Some of you may have a problem with what I’m about to say. I’m not a fan of receiver services. In the first entry of this series, I mentioned how there is a big difference between being for someone and with someone. There is great power in community.
On the first evening of our experience, I met Mike at a local soup kitchen. Mike was smiling from ear to ear…he had just got a job. Now whenever I receive good news, I call my wife –we might even go out to dinner to celebrate. Next I’ll call my parents and other family members and maybe post something on Facebook and Twitter. I’ll tell others at church too; I will not run short on congrats. But Mike just had me…a stranger in a soup kitchen.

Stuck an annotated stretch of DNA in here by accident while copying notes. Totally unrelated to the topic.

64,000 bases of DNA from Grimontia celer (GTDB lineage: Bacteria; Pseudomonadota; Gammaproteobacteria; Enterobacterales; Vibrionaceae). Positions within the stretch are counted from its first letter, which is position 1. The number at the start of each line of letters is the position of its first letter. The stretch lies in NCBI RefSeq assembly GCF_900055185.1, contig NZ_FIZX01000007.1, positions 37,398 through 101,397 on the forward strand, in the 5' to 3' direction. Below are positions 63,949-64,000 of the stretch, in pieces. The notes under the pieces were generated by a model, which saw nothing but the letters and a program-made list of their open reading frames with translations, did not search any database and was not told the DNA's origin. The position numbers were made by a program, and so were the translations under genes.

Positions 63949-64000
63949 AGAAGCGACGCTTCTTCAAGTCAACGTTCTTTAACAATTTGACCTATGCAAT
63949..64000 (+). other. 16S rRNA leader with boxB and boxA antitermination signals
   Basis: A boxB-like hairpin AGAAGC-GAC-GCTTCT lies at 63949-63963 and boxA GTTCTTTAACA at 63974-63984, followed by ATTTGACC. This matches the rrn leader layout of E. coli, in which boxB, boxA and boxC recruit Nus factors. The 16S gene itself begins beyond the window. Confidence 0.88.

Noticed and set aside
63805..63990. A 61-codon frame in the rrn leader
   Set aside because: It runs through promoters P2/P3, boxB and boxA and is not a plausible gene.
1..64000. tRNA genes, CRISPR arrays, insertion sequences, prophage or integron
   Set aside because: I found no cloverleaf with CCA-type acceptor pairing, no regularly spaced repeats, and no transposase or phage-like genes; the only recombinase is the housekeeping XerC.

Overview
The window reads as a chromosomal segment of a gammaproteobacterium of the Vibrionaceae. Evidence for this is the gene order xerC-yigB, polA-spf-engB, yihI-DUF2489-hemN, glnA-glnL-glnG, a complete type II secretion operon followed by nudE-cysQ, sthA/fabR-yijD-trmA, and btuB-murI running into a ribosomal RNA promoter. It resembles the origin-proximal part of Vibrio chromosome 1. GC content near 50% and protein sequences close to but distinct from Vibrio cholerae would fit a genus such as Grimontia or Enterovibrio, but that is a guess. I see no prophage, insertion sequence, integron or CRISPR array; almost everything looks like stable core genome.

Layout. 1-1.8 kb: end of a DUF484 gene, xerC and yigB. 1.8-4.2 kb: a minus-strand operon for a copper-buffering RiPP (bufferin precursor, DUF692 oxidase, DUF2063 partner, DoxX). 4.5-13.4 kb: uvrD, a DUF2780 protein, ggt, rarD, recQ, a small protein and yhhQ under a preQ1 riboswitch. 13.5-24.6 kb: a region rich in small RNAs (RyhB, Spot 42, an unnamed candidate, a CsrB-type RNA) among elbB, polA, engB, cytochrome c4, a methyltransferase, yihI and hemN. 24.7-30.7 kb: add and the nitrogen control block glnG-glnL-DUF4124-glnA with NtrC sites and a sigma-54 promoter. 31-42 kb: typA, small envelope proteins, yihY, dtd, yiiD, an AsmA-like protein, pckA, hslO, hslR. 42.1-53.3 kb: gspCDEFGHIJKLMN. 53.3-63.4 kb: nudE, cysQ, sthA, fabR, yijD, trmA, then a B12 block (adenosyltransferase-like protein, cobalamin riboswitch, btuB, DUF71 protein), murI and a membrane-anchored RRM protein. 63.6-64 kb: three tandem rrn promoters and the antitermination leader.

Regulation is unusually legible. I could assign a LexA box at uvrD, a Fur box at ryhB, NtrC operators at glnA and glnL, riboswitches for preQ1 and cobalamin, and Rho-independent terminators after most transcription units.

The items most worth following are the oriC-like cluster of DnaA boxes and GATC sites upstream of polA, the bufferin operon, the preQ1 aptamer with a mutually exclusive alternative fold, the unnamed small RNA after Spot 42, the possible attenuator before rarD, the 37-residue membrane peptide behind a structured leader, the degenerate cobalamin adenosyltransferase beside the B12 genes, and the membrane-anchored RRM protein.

And so his joy became mine. I was now smiling ear to ear.
You see, most of us have relied on our community quite a bit. Our parents for comfort, guidance, and…oh yeah…college! We’ve relied on our significant others for encouragement when we were feeling blue, and a “go get em” when we had that big test or job interview. We’ve had friends when we were feeling lonely, or to celebrate our big day.
Who did Mike have? He had me…and only for that night on that weekend. There’s a difference between being for someone and with someone. Who are you with?
Poverty is loneliness; and the cure is community. Who are you with?
And who is with you?